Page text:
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23 Jan 2015

Go Stowe, Snowlight in Vermont

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January 23, 2015 Category: Travel Posted by:

By Renée S. Gordon

Archeological evidence points to a Native American presence in Vermont around 10,000-years ago after a 2-mile high glacier carved out the area. These Paleoindians, ancestors of the modern Abenaki, migrated into the region in search of large game, eventually settled in small hunting, gathering and fishing communities and were caretakers of the land. These “People of the Dawn” were eventually decimated by European disease, merged with other tribes or moved north to Canada. A small number remained scattered throughout New England and their legacy is most noted in the numerous locations bearing native names. The Abenaki considered the Green Mountains spiritual and the site of many of their sacred places.

The Green Mountains run 250-miles, south to north through Vermont, from the border of Massachusetts to Quebec. They are considered the oldest range in New England with the highest mountain being the 4,393-ft. Mt. Mansfield. Mansfield, when observed from the east, resembles a face with the chin being the highest peak. In 1647 Champlain noted on a map a topographical feature he called, “mont vert,” or Green Mountains. The state entered the union as Vermont, the 14th state, in 1791.

Champlain and two companions, in 1609, were the first Europeans to explore the region, after Cartier sighted it in 1535. They and their native guides were seeking a passage to the Orient but found instead the riches of Vermont. Forte Ste. Anne (1666) was the first fort and it and other forts were soon centers for colonization and trade. In 1759, the French ceded their Vermont holdings to the British. A number of French Canadians sided with the American colonists during the Revolutionary War and their legacy is also found in place names throughout the state.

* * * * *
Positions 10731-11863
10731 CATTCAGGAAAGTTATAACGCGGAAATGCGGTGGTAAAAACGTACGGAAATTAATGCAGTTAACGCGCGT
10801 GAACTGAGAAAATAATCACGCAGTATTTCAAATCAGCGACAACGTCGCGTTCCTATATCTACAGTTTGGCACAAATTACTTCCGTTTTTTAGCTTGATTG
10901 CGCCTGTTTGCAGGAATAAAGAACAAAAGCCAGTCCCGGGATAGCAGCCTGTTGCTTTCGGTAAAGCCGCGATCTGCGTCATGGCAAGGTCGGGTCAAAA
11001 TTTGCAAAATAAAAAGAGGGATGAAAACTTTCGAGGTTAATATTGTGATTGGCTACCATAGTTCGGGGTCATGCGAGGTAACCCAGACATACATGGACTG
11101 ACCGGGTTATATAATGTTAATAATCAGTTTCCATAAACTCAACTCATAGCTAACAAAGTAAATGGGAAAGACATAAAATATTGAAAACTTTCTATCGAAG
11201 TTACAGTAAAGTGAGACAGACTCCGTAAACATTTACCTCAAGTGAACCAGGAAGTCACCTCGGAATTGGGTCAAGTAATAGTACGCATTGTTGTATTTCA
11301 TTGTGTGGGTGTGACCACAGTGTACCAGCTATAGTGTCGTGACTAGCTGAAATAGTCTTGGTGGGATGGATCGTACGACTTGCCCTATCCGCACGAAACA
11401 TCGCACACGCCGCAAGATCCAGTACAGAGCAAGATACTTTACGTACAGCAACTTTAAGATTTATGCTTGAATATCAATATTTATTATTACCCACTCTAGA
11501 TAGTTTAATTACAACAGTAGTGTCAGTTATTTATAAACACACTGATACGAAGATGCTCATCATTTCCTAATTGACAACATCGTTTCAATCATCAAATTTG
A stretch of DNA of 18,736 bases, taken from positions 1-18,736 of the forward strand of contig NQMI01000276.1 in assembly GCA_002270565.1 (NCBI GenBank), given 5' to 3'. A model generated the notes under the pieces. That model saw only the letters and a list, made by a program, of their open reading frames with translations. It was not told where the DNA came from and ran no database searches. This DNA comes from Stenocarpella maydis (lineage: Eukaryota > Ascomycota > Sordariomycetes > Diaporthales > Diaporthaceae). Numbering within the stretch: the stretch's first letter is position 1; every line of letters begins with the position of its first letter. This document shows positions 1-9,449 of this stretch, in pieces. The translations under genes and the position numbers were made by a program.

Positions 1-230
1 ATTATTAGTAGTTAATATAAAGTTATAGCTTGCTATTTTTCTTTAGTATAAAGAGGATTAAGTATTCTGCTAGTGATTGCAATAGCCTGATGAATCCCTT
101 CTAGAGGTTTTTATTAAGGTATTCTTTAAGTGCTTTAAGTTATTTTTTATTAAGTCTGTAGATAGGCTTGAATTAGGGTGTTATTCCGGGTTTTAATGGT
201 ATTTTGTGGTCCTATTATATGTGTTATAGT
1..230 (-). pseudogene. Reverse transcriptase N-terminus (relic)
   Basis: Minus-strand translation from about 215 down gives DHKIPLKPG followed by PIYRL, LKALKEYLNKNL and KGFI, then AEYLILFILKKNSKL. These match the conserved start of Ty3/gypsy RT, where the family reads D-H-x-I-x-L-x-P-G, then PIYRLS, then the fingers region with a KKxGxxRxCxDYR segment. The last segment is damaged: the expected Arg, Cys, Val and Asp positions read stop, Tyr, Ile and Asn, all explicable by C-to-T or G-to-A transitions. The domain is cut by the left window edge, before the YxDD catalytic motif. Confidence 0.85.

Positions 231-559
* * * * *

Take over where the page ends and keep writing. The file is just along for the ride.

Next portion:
The 180-sq. foot Fort Dummer was built in 1724. It was the site of the first British settlement in the state.

Prior to the American Revolution the land was claimed by both New York and New Hampshire and in 1775 the Green Mountain Boys, led by four men including Ethan Allen, were founded to defend the land between Lake Champlain and the Connecticut River against the New York land grants. In 1775, they joined the American Revolutionary cause.

A 1777 convention was held at which Vermonters declared themselves an independent nation and created a state constitution based on Pennsylvania’s. They added clauses that made their constitution the first to ban slavery, grant all men the right to vote regardless of financial status and create public schools. Vermont was already firmly rooted in the tradition of freedom and independence that it retains to this day.

Vermont offers myriad experiences for travelers from historic sites and museums to exhilarating ski trails and novel winter activities. Additionally, the state is renowned for its eclectic dining venues, world-class resorts, craft beer scene and both romantic and family getaways. Billboards are not allowed and designated scenic byways connect the destinations and in many cases are destinations in themselves.